If you were a farmer wanting to buy a set of Scottish-made harrows in 1952 you could have bought a set from a number of makers.
Disc harrows were largely made by English makers such as E. H. Bental & Co. Ltd, Heybridge, Maldon, Harry Ferguson Ltd, International Harvester Company of Great Britain Ltd, and Martin’s Cultivator Co Ltd, but there were also Scottish makers. A. Newlands & Sons Ltd, Linlithgow, manufactured a set of tractor-drawn tandem harrows which had a working width of 7 feet 6 inch and either 20 or 24 inch diameter discs. A. & W. Pollock, Machine, had two sets of tandem harrows for the tractor: 24 inch x18 inch diameter discs and the larger 28 in x 18 inch diameter discs.
More commonly, Scottish makers manufactured a range of harrows. Some of them had been making implements for decades and were well-renowned makers. In the east, Lennox M. Blyth, Chirnside, Berwickshire, manufactured zigzag harrows for the tractor. They had independently held tines, pointed at both ends, and were reversible. They could be fitted to a transport tree to fit Nuffield, Ferguson, Fordson, and David down tractors. In the south-west, John Wallace & Sons (Ayr) Ltd, Ayr, had chain and zigzag harrows, while Charles Weir Ltd, Striven, was also a maker of harrows.
In Edinburgh there were two makers: J. L. & J. Ballach, Gorgie Implement Works, who made tractor drawn diamond harrows (the company was also a noted maker of harrow teeth) and James H. Steele, Harrison Road, who made tractor drawn zig zag harrows with combined whippletree and transporter.
In central and eastern Scotland, there was Alexander Thomas, Guildton, Perthshire, and McCartney & Miller, Bridgend, Ceres, Fife, the latter of which made horse drawn harrows to take 26, 27 or 28 inch drills. A. Newlands & Sons Ltd, Linlithgow, had tractor or horse drawn spring tooth harrows. Perhaps the most extensive maker of all was Cruikshank & Co., Denny, Stirlingshire, with its “Denny” range. They included the spring tine for horse draught; zigzag harrows for either horse or tractor draught, zigzag harrows for tractor draught (with a working width of from 12 feet 6 ins to 19 feet), grass seed and wheat (working width 8ft-16ft), saddleback (with two or three rows), or “Staryator”, a star wheel harrow attached to a plough.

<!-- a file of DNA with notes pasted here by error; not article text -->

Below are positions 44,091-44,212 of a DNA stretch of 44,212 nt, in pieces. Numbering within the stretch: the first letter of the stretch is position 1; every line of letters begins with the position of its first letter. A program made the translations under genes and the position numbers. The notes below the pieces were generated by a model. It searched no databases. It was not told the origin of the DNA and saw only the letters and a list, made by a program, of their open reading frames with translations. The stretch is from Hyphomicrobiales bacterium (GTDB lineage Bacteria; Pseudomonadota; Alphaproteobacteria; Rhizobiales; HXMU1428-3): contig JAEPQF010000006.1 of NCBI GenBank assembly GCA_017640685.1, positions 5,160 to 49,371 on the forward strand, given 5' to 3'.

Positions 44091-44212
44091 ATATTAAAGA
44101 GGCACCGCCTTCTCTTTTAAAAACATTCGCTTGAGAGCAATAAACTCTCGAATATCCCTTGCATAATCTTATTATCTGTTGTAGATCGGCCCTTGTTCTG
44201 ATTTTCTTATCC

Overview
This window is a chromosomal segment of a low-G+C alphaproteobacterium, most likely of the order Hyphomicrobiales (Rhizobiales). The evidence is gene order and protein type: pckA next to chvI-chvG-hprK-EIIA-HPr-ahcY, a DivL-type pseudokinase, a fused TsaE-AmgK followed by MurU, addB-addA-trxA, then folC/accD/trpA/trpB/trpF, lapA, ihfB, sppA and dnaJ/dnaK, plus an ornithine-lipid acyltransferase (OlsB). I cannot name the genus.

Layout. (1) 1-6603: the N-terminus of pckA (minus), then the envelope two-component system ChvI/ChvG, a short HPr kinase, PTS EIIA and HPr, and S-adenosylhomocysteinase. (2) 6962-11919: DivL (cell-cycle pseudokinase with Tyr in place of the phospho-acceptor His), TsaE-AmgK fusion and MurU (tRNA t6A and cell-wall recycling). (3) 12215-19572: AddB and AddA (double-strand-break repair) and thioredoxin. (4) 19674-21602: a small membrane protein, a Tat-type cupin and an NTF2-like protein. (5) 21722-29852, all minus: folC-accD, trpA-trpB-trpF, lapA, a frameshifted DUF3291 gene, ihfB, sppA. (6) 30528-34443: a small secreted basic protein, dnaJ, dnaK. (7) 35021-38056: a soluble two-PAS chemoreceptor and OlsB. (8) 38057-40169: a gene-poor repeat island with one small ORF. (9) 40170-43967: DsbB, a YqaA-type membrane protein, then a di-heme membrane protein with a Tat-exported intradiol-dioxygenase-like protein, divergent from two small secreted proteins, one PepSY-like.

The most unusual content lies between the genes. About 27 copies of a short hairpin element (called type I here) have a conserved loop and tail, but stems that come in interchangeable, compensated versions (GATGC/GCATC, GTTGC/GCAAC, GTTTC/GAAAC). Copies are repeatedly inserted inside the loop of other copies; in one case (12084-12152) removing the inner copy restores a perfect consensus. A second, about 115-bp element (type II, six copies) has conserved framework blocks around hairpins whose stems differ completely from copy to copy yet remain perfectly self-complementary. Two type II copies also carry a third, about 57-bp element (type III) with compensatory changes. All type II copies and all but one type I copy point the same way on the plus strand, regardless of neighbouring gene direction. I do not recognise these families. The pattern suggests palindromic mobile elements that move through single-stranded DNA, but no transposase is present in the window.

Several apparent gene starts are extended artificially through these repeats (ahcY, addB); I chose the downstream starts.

From the north-east, George R. Brown, Pluscardin, Elgin, manufactured all types as well as drill harrows for the Ferguson lift. George Forsyth, Tocherford Smithy, Wartle, Aberdeenshire, made harrows for tractor draught. MacDonald Bros, Portsoy, made spring tooth harrows for the tractor which could also be used as a cultivator. William Nicol, Tillyfourie, Aberdeen, made a range of tractor drawn harrows, including spring tine ones (13 or 15 tines in 2 rows, or 13, 16, 19 tines in 3 rows), seed harrows, potato harrows, and chain harrows.
So, if you wanted to buy a set of Scottish-made harrows in 1952 you could choose one from a number of makers, making either horse of tractor harrows of a range of types including diamond, zig-zag, spring tooth, spring tine, seed, potato, chain, and drill. Some were long-established and well-known makers, dating back to the second half of the nineteenth century when Scottish agricultural implement making became a well-established industry.
The photographs of the harrows were taken at the Fife Vintage Agricultural Machinery Rally, June 2015.